Well, by choosing this over Write A Major MMORPG, you've shown that you're aware of your limitations. This is good. It takes a huge team of designers and a huge budget to make something on the scale of World of Warcraft, and if you don't have the team (or the budget), it's better you set your sights on something you have a chance of completing. This page, then, will help you figure out just what you're capable of. We'll stick to the tropes and advice that work with a low-budget, low-key, probably 2-dimensional MMO, and get you where you need to be. It goes without saying, but I'll say it anyway: Don't forget to check out Write A Story for general advice on how to make people keep playing. (I suppose we'll get a videogame-specific page up sooner or later.)
Necessary TropesLet's face it: The amount of design necessary to pull off an evolving world is probably well outside your scope. So your world is going to be Perpetually Static. There are a few ways to mess with this, but anything grandiose is going to be in Write A Major MMORPG, so don't bite off more than you can chew in terms of attempted aversions. Death Tropes come in second. Even if you avoid fighting and killing as major sources of experience, you'll end up on the other side of the scale, working with Never Say "Die" and so forth.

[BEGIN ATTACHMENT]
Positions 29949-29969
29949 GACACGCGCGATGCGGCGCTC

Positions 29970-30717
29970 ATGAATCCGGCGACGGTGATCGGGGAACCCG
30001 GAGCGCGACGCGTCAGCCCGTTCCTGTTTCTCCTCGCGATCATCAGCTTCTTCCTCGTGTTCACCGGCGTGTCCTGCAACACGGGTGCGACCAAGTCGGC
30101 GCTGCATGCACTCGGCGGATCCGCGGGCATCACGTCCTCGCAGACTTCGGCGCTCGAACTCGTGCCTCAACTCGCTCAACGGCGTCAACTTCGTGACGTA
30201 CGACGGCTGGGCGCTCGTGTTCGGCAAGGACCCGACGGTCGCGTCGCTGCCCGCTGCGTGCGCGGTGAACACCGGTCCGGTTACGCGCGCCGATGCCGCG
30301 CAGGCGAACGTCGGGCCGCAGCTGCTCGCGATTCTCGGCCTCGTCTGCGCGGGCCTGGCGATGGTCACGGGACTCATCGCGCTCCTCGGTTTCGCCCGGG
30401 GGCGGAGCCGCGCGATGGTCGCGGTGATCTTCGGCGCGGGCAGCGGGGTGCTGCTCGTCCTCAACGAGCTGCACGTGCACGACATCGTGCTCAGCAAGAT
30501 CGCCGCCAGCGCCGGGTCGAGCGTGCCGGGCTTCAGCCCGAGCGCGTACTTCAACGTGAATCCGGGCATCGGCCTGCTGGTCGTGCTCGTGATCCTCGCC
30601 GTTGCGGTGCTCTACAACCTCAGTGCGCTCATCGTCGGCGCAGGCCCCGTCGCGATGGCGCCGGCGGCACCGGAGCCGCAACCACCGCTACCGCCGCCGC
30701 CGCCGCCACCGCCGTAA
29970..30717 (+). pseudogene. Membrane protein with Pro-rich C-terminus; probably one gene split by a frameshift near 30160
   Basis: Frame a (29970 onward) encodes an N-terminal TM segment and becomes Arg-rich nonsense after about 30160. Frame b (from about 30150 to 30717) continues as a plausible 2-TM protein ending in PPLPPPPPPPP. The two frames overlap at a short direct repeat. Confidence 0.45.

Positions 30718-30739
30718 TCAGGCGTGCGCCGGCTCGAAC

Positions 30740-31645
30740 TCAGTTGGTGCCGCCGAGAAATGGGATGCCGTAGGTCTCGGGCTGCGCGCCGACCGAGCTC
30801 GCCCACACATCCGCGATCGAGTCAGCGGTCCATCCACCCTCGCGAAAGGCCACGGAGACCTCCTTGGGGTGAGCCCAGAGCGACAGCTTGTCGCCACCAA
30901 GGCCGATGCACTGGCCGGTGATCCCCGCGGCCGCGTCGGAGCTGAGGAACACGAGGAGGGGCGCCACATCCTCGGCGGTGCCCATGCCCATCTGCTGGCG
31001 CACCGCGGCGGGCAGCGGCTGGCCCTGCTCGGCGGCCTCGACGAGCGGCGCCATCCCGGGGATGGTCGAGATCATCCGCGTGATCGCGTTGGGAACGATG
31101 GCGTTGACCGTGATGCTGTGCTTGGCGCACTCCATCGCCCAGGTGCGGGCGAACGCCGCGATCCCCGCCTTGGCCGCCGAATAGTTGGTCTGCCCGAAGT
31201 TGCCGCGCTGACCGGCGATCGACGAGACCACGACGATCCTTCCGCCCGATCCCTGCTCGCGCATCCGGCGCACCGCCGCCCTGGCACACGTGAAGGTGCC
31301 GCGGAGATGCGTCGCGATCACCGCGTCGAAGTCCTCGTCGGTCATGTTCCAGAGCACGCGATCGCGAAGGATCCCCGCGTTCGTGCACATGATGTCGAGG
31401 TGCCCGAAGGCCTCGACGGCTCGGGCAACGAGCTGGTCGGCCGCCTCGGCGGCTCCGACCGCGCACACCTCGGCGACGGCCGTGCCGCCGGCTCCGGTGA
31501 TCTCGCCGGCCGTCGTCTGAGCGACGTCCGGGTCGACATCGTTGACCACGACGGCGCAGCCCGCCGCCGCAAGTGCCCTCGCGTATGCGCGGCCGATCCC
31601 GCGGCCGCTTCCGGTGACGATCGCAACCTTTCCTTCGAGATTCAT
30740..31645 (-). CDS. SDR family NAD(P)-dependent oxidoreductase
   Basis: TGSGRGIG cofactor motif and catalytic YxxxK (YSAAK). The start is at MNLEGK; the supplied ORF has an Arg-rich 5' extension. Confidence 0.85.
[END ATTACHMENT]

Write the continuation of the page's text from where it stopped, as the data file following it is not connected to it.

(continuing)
Choices, ChoicesMany of the basic elements of RPG's apply, including the need for some sort of stats and level gain. The choice is: What sort of stats are you after? You get to design a system, from the sweet simplicity of BESM's body-mind-soul to the complexity of a dozen or more basic stats, and probably dozens or even hundreds of abilities beyond that. And then there's the question of how you want to gain experience: Mostly fighting, mostly questing, mostly role-playing of some sort? Not to mention, do stats go up automatically with each level, or does the player get a degree of control over which stats get focused on? Or do stats go up only with use? Same question about abilities. Speaking of level — your characters are eventually going to run out of levels to get. When will that be? Level 50? 75? 100? After 4 billion experience points? Never? How far apart will people of different levels be, in terms of power and content? Will a Level 20 character ever see a level 1 character? If a said level 20 character wanted to adventure with a level 35 character, would it be a waste of someone's time? If that level 35 character's younger sibling started playing the game, would the level 35 character be able to do much with a level 1 character?